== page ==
- Orange juicer
- Food strainer
- Ice cream maker - read our full KitchenAid ice cream maker accessory review
- Sifter and scale
- Grain mill
KitchenAid also offer the option to personalise your stand mixer with a name or a message, as well as extra bowls and mixer parts, like beaters and whisks.
Kenwood stand mixer attachments
Kenwood have two stand mixer ranges: the Kenwood Chef and the kMix. While the brand offers a range of attachments, not all are suitable for both stand mixer ranges:
- Pasta attachments: lasagne, fettuccini, spaghetti, trenette, tagliolini, ravioli (both)
- Pasta shaper: spaghetti, pappardelle, silatelli, linguine, conchigliette, orecchiette (both)
- Biscuit maker, pasta shaper (both)
- Food grinder (both)
- Food mincer (both)
- Food processor (Chef only)
- Compact chopper/grinder (Chef only)
- Blender (Chef only)
- Vegetable grater/slicer (both)
- Vegetable dicer (Chef only)
- Spiraliser (both)
- Fruit press (both)
- Citrus juicer (Chef only)
- Frozen dessert maker (Chef only)
Like KitchenAid, Kenwood also offers additional mixer parts and bowls, though their selection is slightly more limited.
KitchenAid and Kenwood aren’t the only brands that produce high-quality stand mixers. There are a number of reasons why you might choose to go with a different one. With the cheapest model across KitchenAid and Kenwood coming in at £350, you may be after something less expensive. Aesthetics might play an important part in your decision making and you might not be taken by the design of either of the brands’ mixers. Or, perhaps you like to be brand-loyal. We’ve tested a number of different mixers from other brands: read our best stand mixers list to find out more.
Bosch CreationLine MUM5XW10 kitchen machine
Best stand mixer and food processor hybrid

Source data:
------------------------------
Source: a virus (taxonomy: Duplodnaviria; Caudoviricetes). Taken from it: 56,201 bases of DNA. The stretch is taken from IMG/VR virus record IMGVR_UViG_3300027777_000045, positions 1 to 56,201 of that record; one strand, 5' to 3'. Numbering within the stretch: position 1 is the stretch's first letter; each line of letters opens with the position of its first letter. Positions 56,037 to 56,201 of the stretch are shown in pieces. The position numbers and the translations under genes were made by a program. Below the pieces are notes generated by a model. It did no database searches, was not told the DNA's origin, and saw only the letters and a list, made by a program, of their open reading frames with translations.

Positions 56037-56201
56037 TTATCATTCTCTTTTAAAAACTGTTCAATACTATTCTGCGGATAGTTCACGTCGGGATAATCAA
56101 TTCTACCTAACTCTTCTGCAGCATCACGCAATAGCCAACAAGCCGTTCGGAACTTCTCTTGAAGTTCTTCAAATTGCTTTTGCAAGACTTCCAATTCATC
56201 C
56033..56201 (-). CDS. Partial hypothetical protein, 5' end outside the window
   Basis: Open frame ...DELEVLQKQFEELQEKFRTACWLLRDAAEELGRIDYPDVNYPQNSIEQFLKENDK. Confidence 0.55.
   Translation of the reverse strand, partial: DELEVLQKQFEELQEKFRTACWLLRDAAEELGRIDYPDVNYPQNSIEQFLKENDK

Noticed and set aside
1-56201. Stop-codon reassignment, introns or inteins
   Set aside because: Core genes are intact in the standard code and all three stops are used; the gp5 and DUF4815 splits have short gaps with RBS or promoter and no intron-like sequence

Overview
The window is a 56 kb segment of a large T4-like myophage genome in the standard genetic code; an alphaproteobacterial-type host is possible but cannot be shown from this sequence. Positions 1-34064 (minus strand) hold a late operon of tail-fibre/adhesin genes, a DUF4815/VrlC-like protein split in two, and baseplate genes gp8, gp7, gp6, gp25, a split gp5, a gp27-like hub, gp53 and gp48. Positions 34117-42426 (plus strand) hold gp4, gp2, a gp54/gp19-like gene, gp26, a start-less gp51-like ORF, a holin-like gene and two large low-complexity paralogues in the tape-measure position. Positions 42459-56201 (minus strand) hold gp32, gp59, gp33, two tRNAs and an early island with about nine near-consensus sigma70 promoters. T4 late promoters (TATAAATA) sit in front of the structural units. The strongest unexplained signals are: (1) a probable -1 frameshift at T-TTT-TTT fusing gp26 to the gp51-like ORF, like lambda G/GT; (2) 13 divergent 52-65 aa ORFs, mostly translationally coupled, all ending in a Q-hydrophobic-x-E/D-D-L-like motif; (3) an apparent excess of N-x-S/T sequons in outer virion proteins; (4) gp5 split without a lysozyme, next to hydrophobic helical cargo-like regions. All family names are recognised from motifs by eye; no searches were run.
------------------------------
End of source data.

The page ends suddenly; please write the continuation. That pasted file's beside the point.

Star rating: 5/5
A stand mixer/food processor hybrid is hard to find, but if you’re short on space and are likely to get good use out of both of these functions, this model is worth considering. This model doesn’t come in the range of colours offered by KitchenAid. While it has inbuilt scales, like some of the high-end Kenwood models, these only operate in 5g increments: not ideal for precise baking. This model has real oomph thanks to the 1,000 watt motor and we liked the storage bag, too.
Read our full Bosch CreationLine MUM5XW10 kitchen machine review
Cuisinart Precision stand mixer
Best large-capacity stand mixer for affordability
Star rating: 4/5
If you’re taken by the simplicity of design of KitchenAid mixers, this Cuisinart model is a pretty good dupe. Best of all, it’s available for a fraction of the price. It’s most similar to the mid-range KitchenAid Artisan but comes with a 5.2L bowl (that’s 0.4L more than KitchenAid). It doesn’t have all the bells and whistles of some of Kenwood’s offerings, but matched both brands when it came to performance, tackling each key baking task with efficiency.
Read our full Cuisinart Precision Stand Mixer review
Haden 5-Litre stand mixer
Best lightweight stand mixer for easy storing
Star rating: 3.5/5
If you’ve set your budget at around £100, this model could be a good choice. It’s a classic looking mixer with a lightweight design, so even if you aren’t able to keep it on the kitchen counter, moving it around shouldn’t be too much trouble. It’s not as sturdy as KitchenAid or Kenwood mixers as we noticed the machine wobbled when we used each function – this was particularly evident on our dough mixing test.
Read our full Haden 5-litre Stand Mixer review
Morphy Richards MixStar compact stand mixer